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Should I make my own Baby Milk Formula?

Commercial formula is not as good as breast milk. Formula doesn’t contain antibodies to fight infection or certain other ingredients found in breast milk. However, it is a close enough replica to keep your infant safe and growing.

cute little baby drinking milk from bottle
Photo by Keira Burton on Pexels.com

The current baby formula shortage is making it incredibly stressful for many families to find the formula they need to feed their little ones. Nearly 40% of popular baby formula brands were sold out at retailers across the country at the end of April, according to a recent analysis by Datasembly – worsening the shortage from 31% two weeks prior.

If you’re struggling to find infant formula in stock, you may have come across homemade baby formula recipes online. The internet is full of recipes for making your own formula at home. It can seem like a good idea at first: some vague thoughts about “familiar” ingredients instead of the “chemicals” in formula. But for infants, whose kidneys are not fully mature, the electrolyte balance of their formula is really important. Regular intake of the wrong electrolyte balance can be very harmful – even deadly.

Remember, everything naturally occurring also has a scientific name. “Sodium chloride” is table salt. “Cholecalciferol” is one name for Vitamin D. The “chemicals” in formula are typically things that are found in milk. Formula manufacturers use them in their pure form, so that they can precisely control the balance of those ingredients. Different sources or brands of agave nectar, maple syrup or other recipe ingredients will have different amounts of sugar, salt, and vitamins. There’s no way for a parent to be sure if their ingredients add up to a safe mixture or a very dangerous one.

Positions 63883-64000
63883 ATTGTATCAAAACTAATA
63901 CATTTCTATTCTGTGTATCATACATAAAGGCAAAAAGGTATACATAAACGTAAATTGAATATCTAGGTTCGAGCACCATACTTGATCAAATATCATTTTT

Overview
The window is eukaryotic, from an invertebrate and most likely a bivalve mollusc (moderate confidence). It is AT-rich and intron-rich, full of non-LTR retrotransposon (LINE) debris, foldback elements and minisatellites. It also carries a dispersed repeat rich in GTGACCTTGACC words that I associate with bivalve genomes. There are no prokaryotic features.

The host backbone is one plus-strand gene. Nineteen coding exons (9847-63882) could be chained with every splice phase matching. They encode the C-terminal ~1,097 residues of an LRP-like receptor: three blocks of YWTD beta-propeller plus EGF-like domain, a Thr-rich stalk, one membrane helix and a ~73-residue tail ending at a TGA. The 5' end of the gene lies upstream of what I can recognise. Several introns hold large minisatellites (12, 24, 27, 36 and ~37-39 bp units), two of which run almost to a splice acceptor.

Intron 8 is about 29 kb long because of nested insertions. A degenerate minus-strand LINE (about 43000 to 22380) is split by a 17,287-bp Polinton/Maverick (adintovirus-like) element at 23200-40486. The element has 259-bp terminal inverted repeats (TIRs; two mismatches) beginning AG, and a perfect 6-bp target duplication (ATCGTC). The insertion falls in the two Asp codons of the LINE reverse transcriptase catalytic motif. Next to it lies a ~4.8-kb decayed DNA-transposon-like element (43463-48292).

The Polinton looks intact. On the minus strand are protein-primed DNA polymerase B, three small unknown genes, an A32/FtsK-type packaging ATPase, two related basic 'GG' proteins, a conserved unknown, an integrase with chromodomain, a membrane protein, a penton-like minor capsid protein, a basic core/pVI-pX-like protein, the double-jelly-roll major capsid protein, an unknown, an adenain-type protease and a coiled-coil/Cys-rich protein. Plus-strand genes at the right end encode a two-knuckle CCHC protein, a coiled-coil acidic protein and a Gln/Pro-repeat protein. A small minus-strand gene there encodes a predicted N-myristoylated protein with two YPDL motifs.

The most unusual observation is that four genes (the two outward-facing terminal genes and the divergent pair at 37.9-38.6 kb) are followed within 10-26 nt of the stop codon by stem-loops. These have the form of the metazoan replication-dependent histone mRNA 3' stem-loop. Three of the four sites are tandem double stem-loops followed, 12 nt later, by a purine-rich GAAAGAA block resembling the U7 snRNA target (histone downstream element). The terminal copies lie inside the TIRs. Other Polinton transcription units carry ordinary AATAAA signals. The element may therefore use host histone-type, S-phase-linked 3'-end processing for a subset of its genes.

The FDA on its website “strongly advises” parents against making their own baby formula. In 2021, a Delaware hospital said it had two babies in intensive care after they were given homemade formula. The babies had “hypocalcemia — blood calcium levels that are too low — with cardiac and nervous system problems from the nutritional deficits.

In addition to avoiding homemade formula, parents are discouraged from giving children watered-down or imported versions, as they could pose risks, according to the American Academy of Pediatrics.

What’s the alternative for parent’s unable to find baby food?

  • If you can, breastfeed.
  • If the shortage has left your store shelves empty, one expert suggests trying to visit smaller shops.
  • Switch formula brands. Buy from a reputable retailer, that the formula meets the nutrient requirements of the U.S. formula act for an iron-fortified infant formula and (meets) government regulations
  • Turn to breastmilk donation banks. The Human Milk Banking Association of North America, for example, can help find a bank near you. You can also look through local listings for other accredited, nonprofit banks.
  • Talk to your pediatrician. If your child is over 6 months old, you can also start to slowly supplement nutrition with some solids.
  • Online groups have formed in several states to help parents find out which products are available.
  • If shopping around doesn’t work, you may want to reach out to your child’s doctor or a center that serves families.

Source: Internet, CDC, FDA, Medical News & Others

The views expressed in this article should not be considered as a substitute for a physician’s advice. Always make sure to seek a doctor or a professional’s advice before proceeding with the home treatment plan.